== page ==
Big Data Analysis Finds Cancer’s Key Vulnerabilities
Thousands of different genetic mutations have been implicated in cancer, but a new analysis of almost 10,000 patients found that regardless of the cancer’s origin, tumors could be stratified in only 112 subtypes and that, within each subtype, the master regulator proteins that control the cancer’s transcriptional state were virtually identical, independent of the specific genetic mutations of each patient.
The study, published Jan. 11 in Cell, confirms that master regulators provide the molecular logic that integrates the effect of many different and patient-specific mutations to implement the transcriptional state of a specific tumor subtype, thus greatly expanding the fraction of patients who may respond to the same treatment.
More specifically, rather than looking for drugs targeting mutated genes associated with increasingly smaller patient subsets, the new study suggests that a much larger fraction of patients may respond to novel drug classes designed to target master regulator proteins.
The new analysis of thousands of tumors from all types of cancers also found that the key genetic programs necessary for the survival of cancer cells are mechanistically controlled by only 24 master regulator modules—dubbed MR-blocks—each one comprising just a handful of such proteins working in concert.
The analysis, which has the potential to streamline and improve cancer treatment in the future, was led by Andrea Califano, Dr, Cory Abate-Shen, PhD, and Mariano Alvarez, PhD, at Columbia University's Vagelos College of Physicians and Surgeons and Herbert Irving Comprehensive Cancer Center.
“In today’s personalized medicine, we try to identify which one out of thousands of possible genetic mutations or, even worse, mutational patterns may have triggered an individual’s disease, and then we hope we have drugs that can target the activity of the related proteins,” says Califano, the Clyde and Helen Wu Professor of Chemical and Systems Biology and chair of systems biology at Columbia University Vagelos College of Physicians and Surgeons. “But instead of requiring drugs targeting each different mutation, our study suggests that we may just need a few dozen different drugs that can target MR-blocks,” he adds.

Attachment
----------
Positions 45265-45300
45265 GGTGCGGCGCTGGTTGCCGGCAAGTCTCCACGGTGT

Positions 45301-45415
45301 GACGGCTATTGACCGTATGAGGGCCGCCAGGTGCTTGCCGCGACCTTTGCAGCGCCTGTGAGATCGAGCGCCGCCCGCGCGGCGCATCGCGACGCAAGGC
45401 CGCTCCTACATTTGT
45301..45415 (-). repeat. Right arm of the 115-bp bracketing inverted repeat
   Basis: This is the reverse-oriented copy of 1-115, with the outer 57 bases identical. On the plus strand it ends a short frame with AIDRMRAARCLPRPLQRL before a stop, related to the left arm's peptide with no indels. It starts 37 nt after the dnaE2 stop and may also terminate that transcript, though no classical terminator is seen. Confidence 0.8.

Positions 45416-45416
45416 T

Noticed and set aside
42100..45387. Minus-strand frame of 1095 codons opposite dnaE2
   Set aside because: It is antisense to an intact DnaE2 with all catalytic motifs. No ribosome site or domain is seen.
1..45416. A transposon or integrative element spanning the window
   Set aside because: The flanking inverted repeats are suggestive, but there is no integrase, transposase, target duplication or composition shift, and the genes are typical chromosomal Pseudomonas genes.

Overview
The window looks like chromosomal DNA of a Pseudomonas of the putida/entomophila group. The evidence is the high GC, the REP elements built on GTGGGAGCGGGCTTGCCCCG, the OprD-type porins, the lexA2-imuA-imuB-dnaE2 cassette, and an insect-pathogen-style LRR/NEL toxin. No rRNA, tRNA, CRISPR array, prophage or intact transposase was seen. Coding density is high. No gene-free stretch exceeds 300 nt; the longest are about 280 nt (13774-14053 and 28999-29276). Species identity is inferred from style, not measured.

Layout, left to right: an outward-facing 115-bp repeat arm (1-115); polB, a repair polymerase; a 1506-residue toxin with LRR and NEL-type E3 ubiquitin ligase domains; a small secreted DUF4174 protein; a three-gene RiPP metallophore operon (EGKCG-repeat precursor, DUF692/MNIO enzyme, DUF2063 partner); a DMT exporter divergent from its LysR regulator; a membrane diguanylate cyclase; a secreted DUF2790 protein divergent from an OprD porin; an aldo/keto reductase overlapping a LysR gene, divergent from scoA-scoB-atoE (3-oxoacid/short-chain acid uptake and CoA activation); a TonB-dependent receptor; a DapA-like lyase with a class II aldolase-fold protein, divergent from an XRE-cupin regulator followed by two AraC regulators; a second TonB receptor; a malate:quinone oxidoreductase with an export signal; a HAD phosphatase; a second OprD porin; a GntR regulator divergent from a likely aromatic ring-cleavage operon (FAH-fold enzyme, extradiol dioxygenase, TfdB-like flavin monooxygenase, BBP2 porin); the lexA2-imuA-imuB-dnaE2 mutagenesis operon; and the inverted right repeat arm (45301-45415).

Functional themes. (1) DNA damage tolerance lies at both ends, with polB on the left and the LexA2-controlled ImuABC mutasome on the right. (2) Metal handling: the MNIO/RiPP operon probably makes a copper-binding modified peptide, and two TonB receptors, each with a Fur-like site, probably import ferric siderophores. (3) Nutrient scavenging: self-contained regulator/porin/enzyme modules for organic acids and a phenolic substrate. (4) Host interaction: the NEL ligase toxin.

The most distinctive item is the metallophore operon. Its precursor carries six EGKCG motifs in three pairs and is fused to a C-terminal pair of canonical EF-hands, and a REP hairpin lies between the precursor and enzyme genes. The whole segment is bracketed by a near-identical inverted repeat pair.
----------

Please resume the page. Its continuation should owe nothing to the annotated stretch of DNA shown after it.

“Identifying the handful of MR-blocks that are active in each individual’s cancer will guide us in selecting the most appropriate drug or drug combination to treat them,” Califano says. This hypothesis is already being tested in a number of clinical trials, including in breast cancer, pancreatic cancer, and neuroendocrine tumors, as well as in the Columbia Precision Oncology Initiative, a large-scale program aiming to assess the value of genomic, immunotherapeutic, and master regulator-based treatments in 3,000 patients across eight aggressive tumor types.
Personalized therapy benefits only a few cancer patients
Most cancer patients receive the same treatment, which has been tested on thousands and thousands of patients. When those options fail, however, patients may opt for a personalized approach, which involves identifying the genetic mutations in the patient’s tumor to guide the selection of drugs that target those mutations.
But few patients actually draw benefit from this approach, Califano says, because most tumors lack druggable mutations and the few that have them often fail to respond or relapse rapidly following an initial response. “Relying solely on the identification of genetic mutations to guide personalized treatment has not turned out to be the slam-dunk that we were all hoping for. Large-scale studies have shown that only to 5% to 10% of patients benefit and most of them eventually progress to a drug-resistant form of the tumor. Additional approaches are thus sorely needed,” he explains. “For instance, targeting the oncogene BRAF with inhibitors such as vemurafinib provides extraordinary short-term response in melanoma patients with mutations in this gene. Yet relapse occurs within a few months, such that little if any overall survival benefit is observed.”